Travel

Valentine’s Day Traditions from Around the World

See how love is spread in different countries.

Many people will argue that Valentine’s Day is one of the worst holidays or is a Hallmark holiday, but I genuinely enjoy it. I think love is something that deserves to be spread, whether it be love for your significant other, love for your parents and siblings, or love for your friends.

Every February 14th, Valentine’s Day is celebrated by sending cards, candies, and flowers to people we love. Valentine’s Day is not a Hallmark holiday; it’s actually a day to remember Saint Valentine, a priest from 3rd century Rome. Saint Valentine ministered to Christians during a time when Emperor Claudius II was creating strict laws and persecuting Christians. Of course, Saint Valentine was jailed when Emperor Claudius found out what he was doing and was eventually executed on February 14, 269 AD (this date differs depending on which site you read).

Valentine’s Day is now celebrated in several countries around the world, with many cultures having their own traditions to show their love for those special to them. Check out some of these traditions from a few different countries around the world:

South Korea

Valentine’s Day is actually one of twelve days that love is celebrated on the 14th day of every month, but Valentine’s Day is where some of the most money is spent. Women give chocolate to men as a sign of affection; the men who receive a gift on this day will give a gift in return on White Day (March 14th). This day is really geared towards couples, with shops showcasing huge displays of fancy chocolate.

valentine's day
Via http://beyondhallyu.com

China

China celebrates the Double Seventh Festival, or Qixi Festival, which takes the place of Valentine’s Day. This festival falls on the seventh day of the seventh lunar month (this year it’ll be August 7th). It’s become known as Chinese Valentine’s Day and has been celebrated since the Han Dynasty. In the past, this day was celebrated by honoring oxen, young women carving melon skins, worshiping the weaver fairy, and eating skill fruit (fried pastries). Today, it’s celebrated by giving cards, flowers, and presents to loved ones. The legend of the festival has been passed down for generations; an ox herder married a fairy and the two were separated by a river by the fairy’s mother, but once a year, magpies create a bridge so the lovers can see each other.

France

Paris, considered one of the most romantic cities in the world, has traditions as well. Cards are sent to loved ones to pay homage to Charles, Duke of Orleans, who sent love letters to his wife while he was imprisoned. One of the most interesting traditions was the loterie d’amour (drawing for love) which has since been banned. Unmarried men and women would go into houses facing each other and call out to a chosen partner and pair up. If the man wasn’t happy with his match, he’d leave her. The deserted woman would then go to a bonfire with other women in the same situation and burn the pictures of their ungrateful lovers.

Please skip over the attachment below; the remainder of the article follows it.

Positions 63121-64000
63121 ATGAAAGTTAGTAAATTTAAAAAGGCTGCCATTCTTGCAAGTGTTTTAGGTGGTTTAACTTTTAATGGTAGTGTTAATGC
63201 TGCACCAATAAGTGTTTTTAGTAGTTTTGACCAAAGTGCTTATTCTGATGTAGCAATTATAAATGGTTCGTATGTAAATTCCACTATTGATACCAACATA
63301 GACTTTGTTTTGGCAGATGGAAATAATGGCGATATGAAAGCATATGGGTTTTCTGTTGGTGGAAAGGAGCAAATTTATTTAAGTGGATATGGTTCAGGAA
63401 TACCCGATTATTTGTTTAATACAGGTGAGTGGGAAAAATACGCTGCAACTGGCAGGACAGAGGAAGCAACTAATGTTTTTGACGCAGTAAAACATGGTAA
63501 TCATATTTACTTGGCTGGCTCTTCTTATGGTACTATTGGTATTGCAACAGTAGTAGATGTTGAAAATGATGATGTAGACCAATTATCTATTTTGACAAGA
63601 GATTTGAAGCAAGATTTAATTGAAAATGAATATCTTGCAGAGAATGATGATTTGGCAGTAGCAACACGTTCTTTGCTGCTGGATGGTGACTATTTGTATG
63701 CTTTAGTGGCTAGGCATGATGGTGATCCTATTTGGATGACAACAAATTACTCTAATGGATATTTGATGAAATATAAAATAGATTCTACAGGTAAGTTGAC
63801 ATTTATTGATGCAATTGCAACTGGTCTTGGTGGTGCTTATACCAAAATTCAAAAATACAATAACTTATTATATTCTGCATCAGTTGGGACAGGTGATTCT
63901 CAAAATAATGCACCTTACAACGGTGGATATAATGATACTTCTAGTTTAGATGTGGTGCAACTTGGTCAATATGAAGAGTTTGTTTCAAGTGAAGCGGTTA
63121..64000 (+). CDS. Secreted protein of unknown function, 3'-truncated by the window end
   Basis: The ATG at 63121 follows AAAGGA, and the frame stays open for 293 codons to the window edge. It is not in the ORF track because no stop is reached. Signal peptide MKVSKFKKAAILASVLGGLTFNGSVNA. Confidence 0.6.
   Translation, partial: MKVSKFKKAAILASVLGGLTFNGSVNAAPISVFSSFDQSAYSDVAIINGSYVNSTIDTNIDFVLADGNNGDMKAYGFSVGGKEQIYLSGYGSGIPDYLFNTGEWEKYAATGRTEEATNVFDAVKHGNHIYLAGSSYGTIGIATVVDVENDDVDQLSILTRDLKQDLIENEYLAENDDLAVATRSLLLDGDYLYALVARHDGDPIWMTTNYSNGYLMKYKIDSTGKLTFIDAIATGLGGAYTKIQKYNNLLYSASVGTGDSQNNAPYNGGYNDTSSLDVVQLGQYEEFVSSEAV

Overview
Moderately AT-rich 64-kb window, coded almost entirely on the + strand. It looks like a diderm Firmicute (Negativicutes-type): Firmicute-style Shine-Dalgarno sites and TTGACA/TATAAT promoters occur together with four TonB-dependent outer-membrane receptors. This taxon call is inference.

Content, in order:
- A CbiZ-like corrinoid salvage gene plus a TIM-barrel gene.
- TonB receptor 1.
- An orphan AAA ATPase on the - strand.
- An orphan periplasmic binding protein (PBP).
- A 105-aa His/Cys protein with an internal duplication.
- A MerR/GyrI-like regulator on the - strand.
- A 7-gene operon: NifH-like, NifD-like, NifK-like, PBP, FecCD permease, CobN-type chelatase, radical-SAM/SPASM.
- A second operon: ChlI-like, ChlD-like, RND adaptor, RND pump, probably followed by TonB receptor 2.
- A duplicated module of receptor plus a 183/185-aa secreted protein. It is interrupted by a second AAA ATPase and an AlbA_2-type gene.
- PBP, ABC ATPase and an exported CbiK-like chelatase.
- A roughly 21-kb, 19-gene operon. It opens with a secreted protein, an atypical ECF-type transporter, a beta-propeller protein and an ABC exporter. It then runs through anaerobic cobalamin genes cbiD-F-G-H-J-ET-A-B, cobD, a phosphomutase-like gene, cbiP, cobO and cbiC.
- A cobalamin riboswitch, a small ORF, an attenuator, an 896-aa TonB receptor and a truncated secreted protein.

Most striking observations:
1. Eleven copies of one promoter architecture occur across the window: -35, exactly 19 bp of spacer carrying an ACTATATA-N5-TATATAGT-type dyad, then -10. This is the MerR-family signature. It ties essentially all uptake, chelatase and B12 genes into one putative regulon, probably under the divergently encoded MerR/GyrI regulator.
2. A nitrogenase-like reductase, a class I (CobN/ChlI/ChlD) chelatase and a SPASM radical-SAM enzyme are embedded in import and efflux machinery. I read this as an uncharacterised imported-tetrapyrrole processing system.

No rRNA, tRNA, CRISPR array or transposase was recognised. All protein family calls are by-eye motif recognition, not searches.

Denmark

While roses might seem like the most obvious choice for your loved one, in Denmark, you purchase a bouquet of white flowers known as snowdrops. The most common tradition is purchasing a Lovers Card, in addition to writing a funny poem known as gaekkebrev. If the receiver guessed who the sender of the poem is, they’ll get rewarded with an Easter egg later in the year.

valentine's day
A traditional gaekkebrev with a snowdrop. Via https://deskgram.net

South Africa

South Africa’s most common tradition is going on a nice date with your significant other. South Africa also has a large and well known festival, and several restaurants and discos are booked out well in advance. An interesting part about the festivities is that young girls will celebrate a tradition known as Lupercalia, which is literally wearing your heart on your sleeve; girls will pin the name of their crush to their sleeve in hopes that the other sees it.

Brazil

Valentine’s Day in Brazil is called Dia dos Namorados  and it’s actually celebrated on June 12th instead of February 14th. Instead of Saint Valentine, Brazilians celebrate Saint Anthony (who’s day is really close to June 12th). Saint Anthony is well known in Brazil because it’s rumored that he blessed young couples with a prosperous marriage. The western Valentine’s Day usually falls very close to Carnival week, which is also why the date is later in the year. Nevertheless, the same western celebrations, like giving flowers, gifts, and having a grand dinner, are still celebrated.

valentine's day
Via giphy.com

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Sierra is a junior studying international business and Spanish at Saint...